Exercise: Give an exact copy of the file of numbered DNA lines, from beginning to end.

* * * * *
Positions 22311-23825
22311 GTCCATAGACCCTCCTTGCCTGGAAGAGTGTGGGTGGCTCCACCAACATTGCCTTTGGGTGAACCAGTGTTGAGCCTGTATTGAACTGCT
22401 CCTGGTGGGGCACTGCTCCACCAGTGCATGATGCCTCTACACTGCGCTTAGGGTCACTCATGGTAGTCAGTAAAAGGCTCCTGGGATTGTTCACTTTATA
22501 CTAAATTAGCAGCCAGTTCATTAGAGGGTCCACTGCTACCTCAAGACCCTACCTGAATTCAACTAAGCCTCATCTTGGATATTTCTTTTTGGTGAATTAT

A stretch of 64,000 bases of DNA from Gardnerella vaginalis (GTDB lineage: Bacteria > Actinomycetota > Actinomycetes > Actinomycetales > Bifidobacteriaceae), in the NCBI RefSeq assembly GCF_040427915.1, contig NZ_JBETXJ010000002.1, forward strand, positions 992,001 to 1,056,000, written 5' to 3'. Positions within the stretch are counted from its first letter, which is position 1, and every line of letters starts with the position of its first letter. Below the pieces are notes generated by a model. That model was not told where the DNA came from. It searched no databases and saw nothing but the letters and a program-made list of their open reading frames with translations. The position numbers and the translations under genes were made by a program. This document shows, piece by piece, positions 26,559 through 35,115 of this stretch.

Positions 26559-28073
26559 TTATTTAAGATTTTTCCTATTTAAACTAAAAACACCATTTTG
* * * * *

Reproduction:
Positions 22311-23825
22311 GTCCATAGACCCTCCTTGCCTGGAAGAGTGTGGGTGGCTCCACCAACATTGCCTTTGGGTGAACCAGTGTTGAGCCTGTATTGAACTGCT
22401 CCTGGTGGGGCACTGCTCCACCAGTGCATGATGCCTCTACACTGCGCTTAGGGTCACTCATGGTAGTCAGTAAAAGGCTCCTGGGATTGTTCACTTTATA
22501 CTAAATTAGCAGCCAGTTCATTAGAGGGTCCACTGCTACCTCAAGACCCTACCTGAATTCAACTAAGCCTCATCTTGGATATTTCTTTTTGGTGAATTAT

A stretch of 64,000 bases of DNA from Gardnerella vaginalis (GTDB lineage: Bacteria > Actinomycetota > Actinomycetes > Actinomycetales > Bifidobacteriaceae), in the NCBI RefSeq assembly GCF_040427915.1, contig NZ_JBETXJ010000002.1, forward strand, positions 992,001 to 1,056,000, written 5' to 3'. Positions within the stretch are counted from its first letter, which is position 1, and every line of letters starts with the position of its first letter. Below the pieces are notes generated by a model. That model was not told where the DNA came from. It searched no databases and saw nothing but the letters and a program-made list of their open reading frames with translations. The position numbers and the translations under genes were made by a program. This document shows, piece by piece, positions 26,559 through 35,115 of this stretch.

Positions 26559-28073
26559 TTATTTAAGATTTTTCCTATTTAAACTAAAAACACCATTTTG